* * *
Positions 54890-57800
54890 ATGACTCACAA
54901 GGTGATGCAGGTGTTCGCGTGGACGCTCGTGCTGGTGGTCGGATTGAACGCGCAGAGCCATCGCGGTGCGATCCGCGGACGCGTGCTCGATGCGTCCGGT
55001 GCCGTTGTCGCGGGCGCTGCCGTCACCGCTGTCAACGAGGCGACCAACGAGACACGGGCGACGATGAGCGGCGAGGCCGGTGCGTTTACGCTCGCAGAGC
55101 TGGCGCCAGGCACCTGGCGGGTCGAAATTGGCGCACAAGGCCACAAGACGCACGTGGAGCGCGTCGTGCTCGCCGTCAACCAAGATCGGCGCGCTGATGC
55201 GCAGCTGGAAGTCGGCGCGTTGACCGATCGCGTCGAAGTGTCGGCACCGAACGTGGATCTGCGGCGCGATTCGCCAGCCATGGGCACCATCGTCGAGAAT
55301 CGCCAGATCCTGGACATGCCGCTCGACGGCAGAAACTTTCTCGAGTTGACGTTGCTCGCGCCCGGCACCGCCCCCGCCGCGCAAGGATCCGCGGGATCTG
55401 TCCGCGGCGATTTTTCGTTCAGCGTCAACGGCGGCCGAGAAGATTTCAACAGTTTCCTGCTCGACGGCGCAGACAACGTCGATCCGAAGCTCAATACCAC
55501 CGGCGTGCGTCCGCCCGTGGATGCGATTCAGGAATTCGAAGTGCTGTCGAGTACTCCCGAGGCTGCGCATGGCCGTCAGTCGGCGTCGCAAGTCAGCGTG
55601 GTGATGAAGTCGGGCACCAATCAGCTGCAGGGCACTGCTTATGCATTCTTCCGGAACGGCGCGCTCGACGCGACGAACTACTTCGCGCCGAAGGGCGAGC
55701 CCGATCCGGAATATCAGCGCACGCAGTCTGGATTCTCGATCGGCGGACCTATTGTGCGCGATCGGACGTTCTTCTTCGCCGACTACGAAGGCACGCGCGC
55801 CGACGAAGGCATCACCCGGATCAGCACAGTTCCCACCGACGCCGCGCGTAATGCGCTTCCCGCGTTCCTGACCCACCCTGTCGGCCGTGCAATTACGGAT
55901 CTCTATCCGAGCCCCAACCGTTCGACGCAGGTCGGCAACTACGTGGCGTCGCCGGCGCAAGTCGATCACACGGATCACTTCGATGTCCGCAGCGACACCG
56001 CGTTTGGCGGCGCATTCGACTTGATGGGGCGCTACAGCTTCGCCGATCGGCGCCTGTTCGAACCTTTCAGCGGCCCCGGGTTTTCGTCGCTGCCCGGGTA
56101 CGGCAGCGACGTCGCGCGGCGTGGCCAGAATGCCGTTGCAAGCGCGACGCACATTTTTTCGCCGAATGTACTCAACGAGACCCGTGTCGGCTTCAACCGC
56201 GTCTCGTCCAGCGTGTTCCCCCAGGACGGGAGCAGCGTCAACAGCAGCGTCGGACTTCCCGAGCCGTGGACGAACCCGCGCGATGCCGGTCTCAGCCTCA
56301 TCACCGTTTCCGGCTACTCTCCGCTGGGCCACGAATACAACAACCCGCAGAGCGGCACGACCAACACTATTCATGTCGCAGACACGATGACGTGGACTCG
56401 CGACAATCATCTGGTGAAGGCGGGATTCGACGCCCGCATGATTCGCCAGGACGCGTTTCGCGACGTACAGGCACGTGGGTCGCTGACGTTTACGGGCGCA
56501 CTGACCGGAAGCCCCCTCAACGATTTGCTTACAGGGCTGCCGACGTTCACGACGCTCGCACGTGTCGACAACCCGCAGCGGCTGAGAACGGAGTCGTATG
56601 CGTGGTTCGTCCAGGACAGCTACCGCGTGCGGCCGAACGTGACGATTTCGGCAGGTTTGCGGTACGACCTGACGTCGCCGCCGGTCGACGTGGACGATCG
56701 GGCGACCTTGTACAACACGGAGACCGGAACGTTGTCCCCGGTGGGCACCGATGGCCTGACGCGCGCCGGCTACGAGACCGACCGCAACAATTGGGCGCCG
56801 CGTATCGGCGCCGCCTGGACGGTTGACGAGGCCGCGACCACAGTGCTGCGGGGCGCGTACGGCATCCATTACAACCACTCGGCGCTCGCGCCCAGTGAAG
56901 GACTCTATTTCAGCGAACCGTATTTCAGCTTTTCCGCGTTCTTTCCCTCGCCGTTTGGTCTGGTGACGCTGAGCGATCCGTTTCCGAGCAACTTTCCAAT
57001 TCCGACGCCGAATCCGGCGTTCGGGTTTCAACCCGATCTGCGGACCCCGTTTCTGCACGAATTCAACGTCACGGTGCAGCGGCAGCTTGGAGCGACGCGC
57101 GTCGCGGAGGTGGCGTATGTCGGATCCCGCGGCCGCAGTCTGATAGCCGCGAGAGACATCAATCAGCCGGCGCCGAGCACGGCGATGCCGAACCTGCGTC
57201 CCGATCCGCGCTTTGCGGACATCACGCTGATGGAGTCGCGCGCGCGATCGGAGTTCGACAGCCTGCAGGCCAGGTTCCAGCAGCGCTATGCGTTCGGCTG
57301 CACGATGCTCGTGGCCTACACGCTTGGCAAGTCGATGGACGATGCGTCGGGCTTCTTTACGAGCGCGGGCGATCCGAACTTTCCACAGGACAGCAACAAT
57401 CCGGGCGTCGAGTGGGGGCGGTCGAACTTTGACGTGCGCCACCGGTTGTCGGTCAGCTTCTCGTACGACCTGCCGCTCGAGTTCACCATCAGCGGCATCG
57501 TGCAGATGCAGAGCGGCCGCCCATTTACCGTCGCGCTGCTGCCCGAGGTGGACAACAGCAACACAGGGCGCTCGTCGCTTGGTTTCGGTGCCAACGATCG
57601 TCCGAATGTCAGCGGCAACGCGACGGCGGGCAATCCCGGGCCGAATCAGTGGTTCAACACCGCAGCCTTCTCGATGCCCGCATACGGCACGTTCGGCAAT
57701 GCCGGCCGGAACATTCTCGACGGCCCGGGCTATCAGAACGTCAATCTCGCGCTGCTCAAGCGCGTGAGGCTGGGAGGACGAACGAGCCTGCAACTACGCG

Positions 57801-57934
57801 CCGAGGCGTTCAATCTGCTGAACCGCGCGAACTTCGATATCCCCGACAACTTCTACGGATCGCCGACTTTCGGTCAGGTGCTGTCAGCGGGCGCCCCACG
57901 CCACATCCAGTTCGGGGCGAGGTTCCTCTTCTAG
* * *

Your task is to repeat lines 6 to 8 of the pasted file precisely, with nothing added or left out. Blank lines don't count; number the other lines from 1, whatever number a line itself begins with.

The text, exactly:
55201 GCAGCTGGAAGTCGGCGCGTTGACCGATCGCGTCGAAGTGTCGGCACCGAACGTGGATCTGCGGCGCGATTCGCCAGCCATGGGCACCATCGTCGAGAAT
55301 CGCCAGATCCTGGACATGCCGCTCGACGGCAGAAACTTTCTCGAGTTGACGTTGCTCGCGCCCGGCACCGCCCCCGCCGCGCAAGGATCCGCGGGATCTG
55401 TCCGCGGCGATTTTTCGTTCAGCGTCAACGGCGGCCGAGAAGATTTCAACAGTTTCCTGCTCGACGGCGCAGACAACGTCGATCCGAAGCTCAATACCAC